keywords = "butyrate, human colonic microbiota, phylogeny, gene arrangement, human large-intestine, chain fatty-acids, clostridium-acetobutylicum, genome sequence, butyrivibrio-fibrisolvens, acetate utilization, human feces, fermentation, proposal, pathway",
author = "Petra Louis and McCrae, {Sheila I.} and C{\'e}dric Charrier and Flint, {Harry James}",
year = "2007",
month = "4",
doi = "10.1111/j.1574-6968.2006.00629.x",
language = "English",
volume = "269",
pages = "240--247",
journal = "FEMS Microbiology Letters",
issn = "0378-1097",
publisher = "Oxford University Press",
number = "2",

}

TY - JOUR

T1 - Organization of butyrate synthetic genes in human colonic bacteria

T2 - phylogenetic conservation and horizontal gene transfer

AU - Louis, Petra

AU - McCrae, Sheila I.

AU - Charrier, Cédric

AU - Flint, Harry James

PY - 2007/4

Y1 - 2007/4

N2 - Butyrate producers constitute an important bacterial group in the human large intestine. Butyryl-CoA is formed from two molecules of acetyl-CoA in a process resembling beta-oxidation in reverse. Three different arrangements of the six genes coding for this pathway have been found in low mol% G+C-content Gram-positive human colonic bacteria using DNA sequencing and degenerate PCR. Gene arrangements were strongly conserved within phylogenetic groups defined by 16S rRNA gene sequence relationships. In the case of one of the genes, encoding beta-hydroxybutyryl-CoA dehydrogenase, however, sequence relationships were strongly suggestive of horizontal gene transfer between lineages. The newly identified gene for butyryl-CoA CoA-transferase, which performs the final step in butyrate formation in most known human colonic bacteria, was not closely linked to these central pathway genes.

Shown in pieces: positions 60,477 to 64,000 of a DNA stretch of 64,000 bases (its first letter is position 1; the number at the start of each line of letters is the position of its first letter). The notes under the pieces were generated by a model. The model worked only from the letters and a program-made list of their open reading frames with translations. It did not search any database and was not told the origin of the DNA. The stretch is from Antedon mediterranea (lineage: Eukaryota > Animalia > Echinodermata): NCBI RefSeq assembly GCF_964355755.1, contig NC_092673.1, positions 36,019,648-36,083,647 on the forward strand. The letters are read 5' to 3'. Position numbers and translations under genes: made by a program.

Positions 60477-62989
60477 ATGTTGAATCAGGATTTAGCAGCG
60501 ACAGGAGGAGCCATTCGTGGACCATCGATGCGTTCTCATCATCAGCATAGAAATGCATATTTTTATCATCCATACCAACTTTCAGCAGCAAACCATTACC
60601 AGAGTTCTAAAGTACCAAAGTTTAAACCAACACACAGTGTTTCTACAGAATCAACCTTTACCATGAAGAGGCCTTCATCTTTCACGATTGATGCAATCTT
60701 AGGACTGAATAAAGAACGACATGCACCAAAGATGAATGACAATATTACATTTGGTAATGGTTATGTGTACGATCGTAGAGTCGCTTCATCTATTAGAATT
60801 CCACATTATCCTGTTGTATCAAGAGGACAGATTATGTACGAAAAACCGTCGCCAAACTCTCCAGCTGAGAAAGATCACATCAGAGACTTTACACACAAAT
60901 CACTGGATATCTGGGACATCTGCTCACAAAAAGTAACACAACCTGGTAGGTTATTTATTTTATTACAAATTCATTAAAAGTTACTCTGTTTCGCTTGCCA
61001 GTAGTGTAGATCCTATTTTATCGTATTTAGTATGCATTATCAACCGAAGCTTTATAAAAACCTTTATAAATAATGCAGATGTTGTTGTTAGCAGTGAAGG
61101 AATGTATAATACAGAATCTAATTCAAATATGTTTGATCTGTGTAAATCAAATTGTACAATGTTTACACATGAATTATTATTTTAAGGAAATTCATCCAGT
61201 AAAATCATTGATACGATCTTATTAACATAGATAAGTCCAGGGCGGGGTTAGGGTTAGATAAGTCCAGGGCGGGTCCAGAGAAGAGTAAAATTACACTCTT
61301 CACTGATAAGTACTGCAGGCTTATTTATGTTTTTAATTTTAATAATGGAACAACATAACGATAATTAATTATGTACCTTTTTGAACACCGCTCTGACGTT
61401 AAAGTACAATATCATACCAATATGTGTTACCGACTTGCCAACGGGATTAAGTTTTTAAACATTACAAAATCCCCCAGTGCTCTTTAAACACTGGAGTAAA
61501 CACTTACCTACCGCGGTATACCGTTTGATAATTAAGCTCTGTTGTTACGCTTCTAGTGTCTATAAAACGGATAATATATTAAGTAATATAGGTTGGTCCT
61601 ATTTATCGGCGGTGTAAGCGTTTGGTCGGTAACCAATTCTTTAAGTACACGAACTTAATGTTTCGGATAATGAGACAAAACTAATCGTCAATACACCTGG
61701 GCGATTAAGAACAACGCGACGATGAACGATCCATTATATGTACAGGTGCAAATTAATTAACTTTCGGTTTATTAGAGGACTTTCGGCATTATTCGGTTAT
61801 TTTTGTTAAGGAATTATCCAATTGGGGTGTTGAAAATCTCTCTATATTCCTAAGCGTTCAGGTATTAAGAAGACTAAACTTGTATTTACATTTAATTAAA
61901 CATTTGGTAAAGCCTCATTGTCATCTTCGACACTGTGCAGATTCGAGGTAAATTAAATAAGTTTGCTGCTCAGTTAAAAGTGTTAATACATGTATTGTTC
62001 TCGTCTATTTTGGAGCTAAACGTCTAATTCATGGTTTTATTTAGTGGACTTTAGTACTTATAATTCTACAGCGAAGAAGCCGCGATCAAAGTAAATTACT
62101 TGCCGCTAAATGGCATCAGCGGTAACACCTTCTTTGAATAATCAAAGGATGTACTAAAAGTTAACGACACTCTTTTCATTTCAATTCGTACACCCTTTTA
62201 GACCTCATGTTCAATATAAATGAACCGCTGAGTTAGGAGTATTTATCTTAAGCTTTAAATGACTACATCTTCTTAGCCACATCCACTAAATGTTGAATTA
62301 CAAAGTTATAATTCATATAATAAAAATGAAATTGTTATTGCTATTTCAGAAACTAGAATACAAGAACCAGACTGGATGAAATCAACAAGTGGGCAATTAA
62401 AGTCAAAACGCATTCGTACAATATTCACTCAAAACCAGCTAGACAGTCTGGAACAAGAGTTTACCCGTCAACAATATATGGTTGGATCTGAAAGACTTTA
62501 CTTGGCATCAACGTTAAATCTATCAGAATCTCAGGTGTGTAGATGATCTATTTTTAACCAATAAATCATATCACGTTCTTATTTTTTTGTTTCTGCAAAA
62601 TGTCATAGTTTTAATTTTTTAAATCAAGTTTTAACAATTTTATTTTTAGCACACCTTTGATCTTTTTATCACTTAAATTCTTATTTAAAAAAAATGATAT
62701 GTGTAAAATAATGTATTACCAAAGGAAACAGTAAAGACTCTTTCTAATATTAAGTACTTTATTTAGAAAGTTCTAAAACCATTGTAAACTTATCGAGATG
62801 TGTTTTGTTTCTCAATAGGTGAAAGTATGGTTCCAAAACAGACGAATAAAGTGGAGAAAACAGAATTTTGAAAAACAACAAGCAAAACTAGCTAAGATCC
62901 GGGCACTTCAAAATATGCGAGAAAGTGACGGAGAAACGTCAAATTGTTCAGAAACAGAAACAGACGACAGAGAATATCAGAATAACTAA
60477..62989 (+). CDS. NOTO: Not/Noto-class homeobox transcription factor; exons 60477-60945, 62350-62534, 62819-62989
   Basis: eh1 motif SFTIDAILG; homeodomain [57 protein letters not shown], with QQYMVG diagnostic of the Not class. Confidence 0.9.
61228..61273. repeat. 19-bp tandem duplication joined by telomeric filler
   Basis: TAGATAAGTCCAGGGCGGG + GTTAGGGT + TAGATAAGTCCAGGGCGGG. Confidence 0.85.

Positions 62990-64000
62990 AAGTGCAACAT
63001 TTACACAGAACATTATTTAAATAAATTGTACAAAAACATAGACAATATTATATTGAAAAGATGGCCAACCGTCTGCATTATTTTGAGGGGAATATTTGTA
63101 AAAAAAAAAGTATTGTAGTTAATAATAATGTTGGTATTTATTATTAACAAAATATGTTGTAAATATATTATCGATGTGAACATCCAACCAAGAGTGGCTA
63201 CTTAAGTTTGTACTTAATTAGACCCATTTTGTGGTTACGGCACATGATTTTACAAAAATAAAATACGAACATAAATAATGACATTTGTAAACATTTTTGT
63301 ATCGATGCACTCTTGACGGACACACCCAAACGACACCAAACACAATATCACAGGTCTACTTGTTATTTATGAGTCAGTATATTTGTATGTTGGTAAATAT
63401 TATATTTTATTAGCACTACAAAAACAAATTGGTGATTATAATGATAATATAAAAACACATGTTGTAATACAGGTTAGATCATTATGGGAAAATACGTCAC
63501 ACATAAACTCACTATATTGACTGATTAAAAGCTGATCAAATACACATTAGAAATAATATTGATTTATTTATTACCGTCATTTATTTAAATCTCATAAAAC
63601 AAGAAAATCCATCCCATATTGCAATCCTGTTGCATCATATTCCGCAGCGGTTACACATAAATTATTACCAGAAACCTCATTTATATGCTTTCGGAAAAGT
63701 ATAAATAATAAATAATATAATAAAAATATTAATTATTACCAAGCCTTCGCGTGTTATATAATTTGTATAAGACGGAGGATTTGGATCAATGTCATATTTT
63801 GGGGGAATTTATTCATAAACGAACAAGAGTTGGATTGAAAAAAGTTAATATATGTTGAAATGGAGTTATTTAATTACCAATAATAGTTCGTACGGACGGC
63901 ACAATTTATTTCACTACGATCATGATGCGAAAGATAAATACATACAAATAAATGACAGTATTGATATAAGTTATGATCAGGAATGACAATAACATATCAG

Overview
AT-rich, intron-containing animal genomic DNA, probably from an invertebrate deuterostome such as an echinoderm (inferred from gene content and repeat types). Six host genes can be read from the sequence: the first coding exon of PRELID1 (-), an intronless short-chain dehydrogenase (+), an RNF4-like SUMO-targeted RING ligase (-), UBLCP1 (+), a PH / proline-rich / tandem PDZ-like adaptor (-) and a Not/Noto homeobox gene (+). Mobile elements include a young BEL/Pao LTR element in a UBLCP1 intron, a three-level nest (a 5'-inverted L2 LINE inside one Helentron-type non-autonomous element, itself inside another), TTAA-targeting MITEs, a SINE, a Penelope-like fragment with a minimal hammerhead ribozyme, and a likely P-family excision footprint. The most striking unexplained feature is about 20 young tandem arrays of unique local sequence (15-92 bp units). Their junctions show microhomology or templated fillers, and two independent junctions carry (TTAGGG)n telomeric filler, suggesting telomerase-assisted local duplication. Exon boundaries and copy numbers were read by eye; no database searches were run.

AB - Butyrate producers constitute an important bacterial group in the human large intestine. Butyryl-CoA is formed from two molecules of acetyl-CoA in a process resembling beta-oxidation in reverse. Three different arrangements of the six genes coding for this pathway have been found in low mol% G+C-content Gram-positive human colonic bacteria using DNA sequencing and degenerate PCR. Gene arrangements were strongly conserved within phylogenetic groups defined by 16S rRNA gene sequence relationships. In the case of one of the genes, encoding beta-hydroxybutyryl-CoA dehydrogenase, however, sequence relationships were strongly suggestive of horizontal gene transfer between lineages. The newly identified gene for butyryl-CoA CoA-transferase, which performs the final step in butyrate formation in most known human colonic bacteria, was not closely linked to these central pathway genes.

KW - butyrate

KW - human colonic microbiota

KW - phylogeny

KW - gene arrangement

KW - human large-intestine

KW - chain fatty-acids

KW - clostridium-acetobutylicum

KW - genome sequence

KW - butyrivibrio-fibrisolvens

KW - acetate utilization

KW - human feces

KW - fermentation

KW - proposal

KW - pathway

U2 - 10.1111/j.1574-6968.2006.00629.x

DO - 10.1111/j.1574-6968.2006.00629.x

M3 - Article

VL - 269

SP - 240

EP - 247

JO - FEMS Microbiology Letters

JF - FEMS Microbiology Letters

SN - 0378-1097

IS - 2

ER -